Every year, the Department of Homeland Security recognizes September as National Preparedness Month to promote disaster planning. This year, the need to prepare for such events takes on extra urgency. Storms batter the East Coast at the same time fires rage on the West Coast. And all this is happening during the worst pandemic in a century.

“This is the year of dual disasters,” said Kate Fulkert, business continuity and disaster recovery manager at Vertiv.

In the best of times, the Federal Emergency Management Agency (FEMA) warns it takes a week to 10 days for deployment. This year, it takes two to three weeks, Fulkert said. So what can HVAC contractors do to protect their businesses and serve their clients during a disaster? The solution starts before the disaster strikes.

Fulkert said her firm starts working through a severe weather checklist as soon as authorities spot a storm developing. HVAC contractors in high-risk areas need to do the same. Brandon Chase, senior product marketing manager of cooling for Lennox, said HVAC contractors also need to communicate with consumers what precautionary steps can be taken to safeguard their HVAC system before an event.

“By proactively offering advice to protect HVAC equipment, contractors can help homeowners minimize system damage and keep their families and neighborhoods safe, while also building trust and opening a line of communication to support the consumer after the storm,” Chase said.

Fulkert said HVAC contractors working with commercial clients need to work on ensuring a graceful shutdown for the system. This is where having a plan in place long before the disaster becomes crucial.

“It’s easier to bring something back up when you shut down in a sequential order,” Fulkert said.

The initial impact of a hurricane is bad, but the aftereffects are worse, she said. Flooding causes tremendous damage to buildings. Fires are even more damaging, Fulkert said. HVAC systems face extra threats from wind events, which can knock over rooftop units. Florida maintains a special standard for these units, but they can occur throughout the country, as this summer’s derecho in the Midwest proved.

Once the natural disaster has passed, contractors can offer to inspect the system and troubleshoot any equipment that needs to be repaired or replaced, said Valerie Mastalka, senior product marketing manager of heating for Lennox.

“HVAC systems are designed and engineered to operate within specific physical parameters, so when units are subjected to conditions outside of those parameters, they may not operate as designed,” Mastalka said.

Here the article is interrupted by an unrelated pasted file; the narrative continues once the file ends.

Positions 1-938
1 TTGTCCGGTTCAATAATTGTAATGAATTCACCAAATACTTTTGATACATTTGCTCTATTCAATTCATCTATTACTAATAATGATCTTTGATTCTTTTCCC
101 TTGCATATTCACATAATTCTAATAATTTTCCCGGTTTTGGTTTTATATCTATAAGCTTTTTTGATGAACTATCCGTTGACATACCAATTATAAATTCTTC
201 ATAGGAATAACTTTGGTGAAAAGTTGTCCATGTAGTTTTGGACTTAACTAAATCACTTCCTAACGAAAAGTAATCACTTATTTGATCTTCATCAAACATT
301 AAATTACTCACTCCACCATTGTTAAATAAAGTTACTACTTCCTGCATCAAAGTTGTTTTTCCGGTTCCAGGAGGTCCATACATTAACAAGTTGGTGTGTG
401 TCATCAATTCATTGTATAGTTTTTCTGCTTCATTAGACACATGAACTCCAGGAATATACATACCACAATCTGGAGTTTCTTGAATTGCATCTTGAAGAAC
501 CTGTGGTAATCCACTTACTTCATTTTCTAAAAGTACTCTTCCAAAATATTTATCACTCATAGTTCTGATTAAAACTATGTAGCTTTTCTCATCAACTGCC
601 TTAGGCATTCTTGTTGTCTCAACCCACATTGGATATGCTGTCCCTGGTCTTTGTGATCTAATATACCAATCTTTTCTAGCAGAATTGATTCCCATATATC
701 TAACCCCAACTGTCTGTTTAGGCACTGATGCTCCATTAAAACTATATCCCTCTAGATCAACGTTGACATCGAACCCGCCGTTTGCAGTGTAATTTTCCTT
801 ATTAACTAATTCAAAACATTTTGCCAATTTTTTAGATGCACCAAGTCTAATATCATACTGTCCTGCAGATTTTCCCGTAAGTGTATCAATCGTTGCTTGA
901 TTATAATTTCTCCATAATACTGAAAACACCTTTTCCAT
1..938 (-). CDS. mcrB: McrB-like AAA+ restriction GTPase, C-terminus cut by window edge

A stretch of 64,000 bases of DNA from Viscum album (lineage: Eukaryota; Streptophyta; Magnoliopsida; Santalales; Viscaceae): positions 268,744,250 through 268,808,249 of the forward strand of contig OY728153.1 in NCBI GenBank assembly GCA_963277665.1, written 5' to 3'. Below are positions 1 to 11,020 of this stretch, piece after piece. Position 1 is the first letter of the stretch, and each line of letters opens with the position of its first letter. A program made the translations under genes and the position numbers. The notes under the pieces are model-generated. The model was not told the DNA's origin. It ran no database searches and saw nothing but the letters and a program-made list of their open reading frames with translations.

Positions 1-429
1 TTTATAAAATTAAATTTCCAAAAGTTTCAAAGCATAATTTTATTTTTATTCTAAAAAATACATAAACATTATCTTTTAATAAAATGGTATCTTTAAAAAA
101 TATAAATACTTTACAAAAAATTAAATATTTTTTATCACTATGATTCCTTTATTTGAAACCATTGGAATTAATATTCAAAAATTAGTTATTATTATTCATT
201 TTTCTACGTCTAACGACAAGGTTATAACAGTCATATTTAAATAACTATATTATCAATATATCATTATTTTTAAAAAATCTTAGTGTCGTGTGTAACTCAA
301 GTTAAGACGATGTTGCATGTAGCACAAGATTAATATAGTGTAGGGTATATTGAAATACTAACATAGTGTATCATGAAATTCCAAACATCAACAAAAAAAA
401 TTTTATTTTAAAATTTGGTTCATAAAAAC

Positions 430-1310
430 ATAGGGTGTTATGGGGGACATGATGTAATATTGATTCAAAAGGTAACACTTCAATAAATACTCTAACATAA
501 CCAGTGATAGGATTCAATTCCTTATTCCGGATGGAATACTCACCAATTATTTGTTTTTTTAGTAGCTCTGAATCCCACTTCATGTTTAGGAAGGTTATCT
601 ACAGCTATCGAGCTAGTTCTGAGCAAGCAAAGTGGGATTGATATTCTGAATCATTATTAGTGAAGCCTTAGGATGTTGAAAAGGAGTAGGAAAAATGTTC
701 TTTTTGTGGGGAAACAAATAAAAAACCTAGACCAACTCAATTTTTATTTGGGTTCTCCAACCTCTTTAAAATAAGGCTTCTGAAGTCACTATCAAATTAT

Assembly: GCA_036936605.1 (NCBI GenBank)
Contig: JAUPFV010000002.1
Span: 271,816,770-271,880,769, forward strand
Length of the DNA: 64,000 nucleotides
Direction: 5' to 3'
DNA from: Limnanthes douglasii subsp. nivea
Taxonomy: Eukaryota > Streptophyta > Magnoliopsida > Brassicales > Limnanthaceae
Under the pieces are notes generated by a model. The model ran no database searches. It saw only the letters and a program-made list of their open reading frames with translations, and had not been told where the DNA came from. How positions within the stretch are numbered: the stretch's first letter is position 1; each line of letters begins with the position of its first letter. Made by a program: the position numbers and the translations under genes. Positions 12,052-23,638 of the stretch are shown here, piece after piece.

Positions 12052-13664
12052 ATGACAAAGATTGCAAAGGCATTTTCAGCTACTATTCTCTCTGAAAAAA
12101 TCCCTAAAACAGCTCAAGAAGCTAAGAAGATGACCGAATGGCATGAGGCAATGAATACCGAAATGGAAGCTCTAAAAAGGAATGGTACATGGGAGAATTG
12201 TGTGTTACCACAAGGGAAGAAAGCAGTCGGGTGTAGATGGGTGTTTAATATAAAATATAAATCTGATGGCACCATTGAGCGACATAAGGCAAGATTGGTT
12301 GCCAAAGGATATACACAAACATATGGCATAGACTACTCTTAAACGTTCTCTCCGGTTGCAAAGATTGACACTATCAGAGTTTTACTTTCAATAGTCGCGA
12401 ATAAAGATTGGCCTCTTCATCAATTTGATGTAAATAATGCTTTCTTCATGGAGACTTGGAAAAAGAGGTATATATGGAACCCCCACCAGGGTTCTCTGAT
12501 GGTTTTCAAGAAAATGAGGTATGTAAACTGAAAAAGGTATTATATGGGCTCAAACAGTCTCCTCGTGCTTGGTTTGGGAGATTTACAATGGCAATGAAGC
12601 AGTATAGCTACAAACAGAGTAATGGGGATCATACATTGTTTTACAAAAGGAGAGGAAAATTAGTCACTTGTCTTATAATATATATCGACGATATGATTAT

This creates more than an issue with restoring comfort, she said. It could lead to electrical issues, gas leaks, refrigerant leaks, or obstructed mechanical components that would make the unit dangerous to use. Weakened supports could also make the equipment inside susceptible to falling or moving. This makes an inspection by a professional crucial to homeowner safety, Mastalka said.

Of course, the HVAC contractors themselves are subject to the challenges posed by a natural disaster. They need a plan on how to operate their businesses remotely if needed. Fulkert said technology makes this much easier than in the past. For example, files are stored in the cloud, and VOIP phones operate the same from any location. The pandemic, though, has made matters more difficult. An HVAC contractor’s workers may have been working at home, spread throughout an area and perhaps without power themselves.

Even those outside of a disaster area need to prepare for ways that disaster impacts operations. A hurricane can shut down ports, delaying equipment shipments. HVAC contractors already face shortages due to the pandemic. Fulkert said it’s best to expand inventory projections across a wider horizon.

The positive take from all this is being a well-prepared company is another way for HVAC contractors to stand out from the competition.

“In times of crisis, businesses have an opportunity to step up and help the community by being an educational resource and building trust and goodwill among their customer base,” Chase said. “Taking the consultative approach is best. Inform the customer of what is possible, what steps to take to try to prevent damage or harm, and offer the reminder that the dealer is available when needed. By communicating and working with consumers to take preventative measures before the natural disaster, contractors can better position themselves as the trusted expert after the storm and beyond.”


Each disaster is different. Here are some tips HVAC contractors can share with consumers, courtesy of Lennox:

When in the path of a hurricane or tornado, some precautions may include:

  • Turning off the gas supply to gas furnaces.
  • Turning off the breakers to your a/c or heat pump and indoor air handler or gas furnace.
  • Protecting outdoor equipment from flying debris.
  • Securing your outdoor unit to the slab or structure and ensuring bolts are secure and tight (if required by local code).
  • Stacking sandbags around the perimeter of the property to help prevent flooding of the home and unit.
  • Cutting branches or removing items that could potentially fall on the unit and cause damage.


When wildfires are in the area, some precautions may include:

  • Ensuring your air purification system and filtration is properly maintained.
  • Turning blower motor to “on” setting to continually circulate the air within the home.
  • Monitoring indoor air quality for any pollutants.


When in the path of nearby wildfires, you should do the following:

  • If evacuating, turning off power and gas before leaving the home.